Anticholinergics for Chronic Obstructive Pulmonary Disease (COPD)
|Brand Name||Generic Name||Chemical Name|
Prescription anticholinergic and short-acting beta2-agonist combination
|Brand Name||Generic Name||Chemical Name|
|Combivent, DuoNeb||ipratropium and albuterol|
Ipratropium alone and combined with albuterol
is available in metered-dose
inhaler (MDI) and
nebulizer forms. One medicine may be available in
multiple forms. Your doctor will help you decide which form is best for
Tiotropium is available only as a powder for
inhalation in a
dry powder inhaler.
There are two types of
anticholinergics: short-acting and long-acting. The short-acting type relieves
symptoms and the long-acting type helps prevent breathing problems.
Short-acting anticholinergics are used for treating stable COPD in a person
whose symptoms come and go (intermittent symptoms). Long-acting
anticholinergics are effective and convenient for preventing and treating COPD
in a person whose symptoms do not go away (persistent symptoms).
How It Works
Anticholinergics relax and enlarge
(dilate) the airways in the lungs, making breathing easier (bronchodilators). They may protect the airways from
spasms that can suddenly cause the airway to become narrower (bronchospasm).
They also may reduce the amount of
mucus produced by the airways.
Why It Is Used
Anticholinergics typically are
considered first-line therapy for treating persistent symptoms of
chronic obstructive pulmonary disease (COPD). Because
these medicines may take some time to have an effect on breathing, they usually
are taken on a regular schedule. They are used for both short- and long-term
relief of symptoms.
How Well It Works
A number of studies show that
inhaled anticholinergics improve lung function as measured by tests (spirometry). They also reduce the number of
Studies have shown that:2
- In short-term treatment, ipratropium and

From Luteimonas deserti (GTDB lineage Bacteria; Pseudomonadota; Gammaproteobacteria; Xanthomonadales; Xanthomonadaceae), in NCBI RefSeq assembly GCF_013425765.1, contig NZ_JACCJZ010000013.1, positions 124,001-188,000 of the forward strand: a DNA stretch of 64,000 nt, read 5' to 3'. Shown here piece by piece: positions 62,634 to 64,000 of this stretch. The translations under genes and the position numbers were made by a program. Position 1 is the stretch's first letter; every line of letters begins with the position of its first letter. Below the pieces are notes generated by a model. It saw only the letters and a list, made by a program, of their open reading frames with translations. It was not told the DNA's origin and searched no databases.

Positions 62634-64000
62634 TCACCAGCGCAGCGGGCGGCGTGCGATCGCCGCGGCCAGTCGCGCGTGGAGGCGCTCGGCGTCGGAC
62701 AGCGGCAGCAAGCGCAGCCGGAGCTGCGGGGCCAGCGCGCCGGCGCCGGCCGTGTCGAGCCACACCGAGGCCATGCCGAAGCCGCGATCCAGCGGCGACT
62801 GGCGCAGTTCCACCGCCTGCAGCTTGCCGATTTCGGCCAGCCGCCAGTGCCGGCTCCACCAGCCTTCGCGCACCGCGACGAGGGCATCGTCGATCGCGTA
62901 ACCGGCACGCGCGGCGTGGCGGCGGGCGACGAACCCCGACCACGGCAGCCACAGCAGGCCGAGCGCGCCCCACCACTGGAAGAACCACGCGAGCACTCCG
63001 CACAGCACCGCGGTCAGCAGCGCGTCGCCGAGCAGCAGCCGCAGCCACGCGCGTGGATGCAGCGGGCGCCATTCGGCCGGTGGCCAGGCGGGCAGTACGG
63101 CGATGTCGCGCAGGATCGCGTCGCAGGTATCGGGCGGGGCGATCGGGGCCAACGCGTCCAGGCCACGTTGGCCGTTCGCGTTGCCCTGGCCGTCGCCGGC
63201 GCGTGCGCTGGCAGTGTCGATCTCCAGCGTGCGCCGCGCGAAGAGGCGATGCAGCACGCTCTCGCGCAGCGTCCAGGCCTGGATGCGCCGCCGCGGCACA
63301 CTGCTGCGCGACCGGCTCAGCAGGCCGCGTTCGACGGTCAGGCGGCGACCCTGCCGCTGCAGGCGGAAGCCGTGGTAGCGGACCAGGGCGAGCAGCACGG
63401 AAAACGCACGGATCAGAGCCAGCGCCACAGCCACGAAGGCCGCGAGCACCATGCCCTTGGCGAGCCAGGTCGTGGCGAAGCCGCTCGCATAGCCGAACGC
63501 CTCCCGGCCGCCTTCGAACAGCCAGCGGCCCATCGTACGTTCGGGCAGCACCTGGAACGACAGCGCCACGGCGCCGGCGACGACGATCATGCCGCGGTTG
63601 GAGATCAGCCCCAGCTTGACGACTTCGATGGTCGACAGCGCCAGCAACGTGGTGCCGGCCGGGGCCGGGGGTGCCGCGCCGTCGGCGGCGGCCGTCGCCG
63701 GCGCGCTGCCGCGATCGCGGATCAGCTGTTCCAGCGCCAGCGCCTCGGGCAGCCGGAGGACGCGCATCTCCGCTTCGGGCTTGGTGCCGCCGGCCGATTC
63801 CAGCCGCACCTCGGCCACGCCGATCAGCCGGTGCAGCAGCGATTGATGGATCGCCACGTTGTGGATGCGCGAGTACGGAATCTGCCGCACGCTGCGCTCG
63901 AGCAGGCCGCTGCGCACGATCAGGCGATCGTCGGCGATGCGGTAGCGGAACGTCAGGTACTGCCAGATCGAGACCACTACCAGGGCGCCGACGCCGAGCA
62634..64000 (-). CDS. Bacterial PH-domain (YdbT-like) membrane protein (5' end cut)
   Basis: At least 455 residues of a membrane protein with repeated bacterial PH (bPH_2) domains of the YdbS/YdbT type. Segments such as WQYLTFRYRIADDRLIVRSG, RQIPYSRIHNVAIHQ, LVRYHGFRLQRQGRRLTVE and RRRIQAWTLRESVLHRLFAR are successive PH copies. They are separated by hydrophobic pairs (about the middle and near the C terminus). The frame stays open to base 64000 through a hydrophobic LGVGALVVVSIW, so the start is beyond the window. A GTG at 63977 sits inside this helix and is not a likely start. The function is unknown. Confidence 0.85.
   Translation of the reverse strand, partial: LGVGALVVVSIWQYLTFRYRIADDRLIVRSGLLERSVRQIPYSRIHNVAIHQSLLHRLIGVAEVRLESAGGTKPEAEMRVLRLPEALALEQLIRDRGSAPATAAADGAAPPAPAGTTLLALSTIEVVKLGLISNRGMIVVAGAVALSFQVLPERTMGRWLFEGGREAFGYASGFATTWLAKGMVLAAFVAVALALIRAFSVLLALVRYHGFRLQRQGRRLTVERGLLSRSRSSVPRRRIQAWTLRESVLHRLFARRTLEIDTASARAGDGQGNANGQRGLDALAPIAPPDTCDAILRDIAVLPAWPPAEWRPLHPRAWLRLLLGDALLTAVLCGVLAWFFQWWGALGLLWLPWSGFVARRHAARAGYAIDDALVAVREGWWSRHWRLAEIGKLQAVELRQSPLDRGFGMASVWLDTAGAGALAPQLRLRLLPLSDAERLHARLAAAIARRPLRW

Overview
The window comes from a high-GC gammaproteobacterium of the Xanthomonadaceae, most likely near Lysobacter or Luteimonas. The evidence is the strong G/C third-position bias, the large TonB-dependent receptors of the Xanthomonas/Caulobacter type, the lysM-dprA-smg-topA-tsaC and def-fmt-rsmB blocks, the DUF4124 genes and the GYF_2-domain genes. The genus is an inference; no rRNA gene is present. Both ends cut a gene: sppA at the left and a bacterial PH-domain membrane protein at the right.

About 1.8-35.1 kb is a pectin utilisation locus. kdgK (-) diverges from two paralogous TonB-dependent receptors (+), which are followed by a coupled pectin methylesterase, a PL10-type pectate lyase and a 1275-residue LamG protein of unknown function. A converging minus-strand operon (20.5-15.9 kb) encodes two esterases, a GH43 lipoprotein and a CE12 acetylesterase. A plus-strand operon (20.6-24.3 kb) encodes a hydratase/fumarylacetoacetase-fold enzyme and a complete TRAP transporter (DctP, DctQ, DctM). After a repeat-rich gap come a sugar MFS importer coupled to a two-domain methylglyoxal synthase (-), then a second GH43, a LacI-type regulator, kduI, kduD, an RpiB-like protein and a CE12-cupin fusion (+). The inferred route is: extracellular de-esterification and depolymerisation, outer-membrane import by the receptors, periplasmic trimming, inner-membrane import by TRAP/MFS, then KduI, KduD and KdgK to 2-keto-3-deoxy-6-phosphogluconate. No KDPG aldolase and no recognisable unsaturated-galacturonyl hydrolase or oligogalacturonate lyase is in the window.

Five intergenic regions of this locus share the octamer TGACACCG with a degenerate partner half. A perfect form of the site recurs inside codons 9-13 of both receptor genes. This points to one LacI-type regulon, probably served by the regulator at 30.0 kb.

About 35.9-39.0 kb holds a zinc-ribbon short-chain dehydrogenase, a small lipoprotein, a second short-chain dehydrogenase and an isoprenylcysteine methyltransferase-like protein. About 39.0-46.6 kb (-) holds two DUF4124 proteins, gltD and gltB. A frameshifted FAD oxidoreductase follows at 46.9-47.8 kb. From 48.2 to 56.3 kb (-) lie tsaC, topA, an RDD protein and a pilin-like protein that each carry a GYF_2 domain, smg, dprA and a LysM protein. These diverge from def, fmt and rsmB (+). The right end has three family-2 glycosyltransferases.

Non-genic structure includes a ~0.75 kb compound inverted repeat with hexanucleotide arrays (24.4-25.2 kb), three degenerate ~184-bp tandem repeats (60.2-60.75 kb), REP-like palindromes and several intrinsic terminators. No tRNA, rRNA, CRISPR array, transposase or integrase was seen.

tiotropium both improved lung function compared to a
- After one year of treatment,
tiotropium improved lung function and reduced the number of
COPD exacerbations and hospital admissions, compared
to a placebo.
Combining an anticholinergic with a beta2-agonist may help
your lung function more than using either medicine alone.2 Combining medicines also may reduce the risk of side effects compared to increasing the dose of one medicine.3
Compared to tiotropium alone,
combining tiotropium with a beta2-agonist (salmeterol) and corticosteroid
(fluticasone) improved lung function and quality of life and lowered the number
of hospital visits.4
All medicines have side effects. But many people don't feel the side effects, or they are able to deal with them. Ask your pharmacist about the side effects of each medicine you take. Side effects are also listed in the information that comes with your medicine.
Here are some important things to think about:
- Usually the benefits of the medicine are more important than any minor side effects.
- Side effects may go away after you take the medicine for a while.
- If side effects still bother you and you wonder if you should keep taking the medicine, call your doctor. He or she may be able to lower your dose or change your medicine. Do not suddenly quit taking your medicine unless your doctor tells you to.
Call your doctor right away if you have:
- Eye pain, blurry vision, or if your eye becomes red after using inhaled ipratropium. There have been rare reports of
closed-angle glaucoma after the use of ipratropium.
Common side effects of this medicine include:
If you have the eye disease glaucoma, talk
with an eye doctor before you start taking anticholinergics. People who have
glaucoma may need to be watched more closely while they are taking these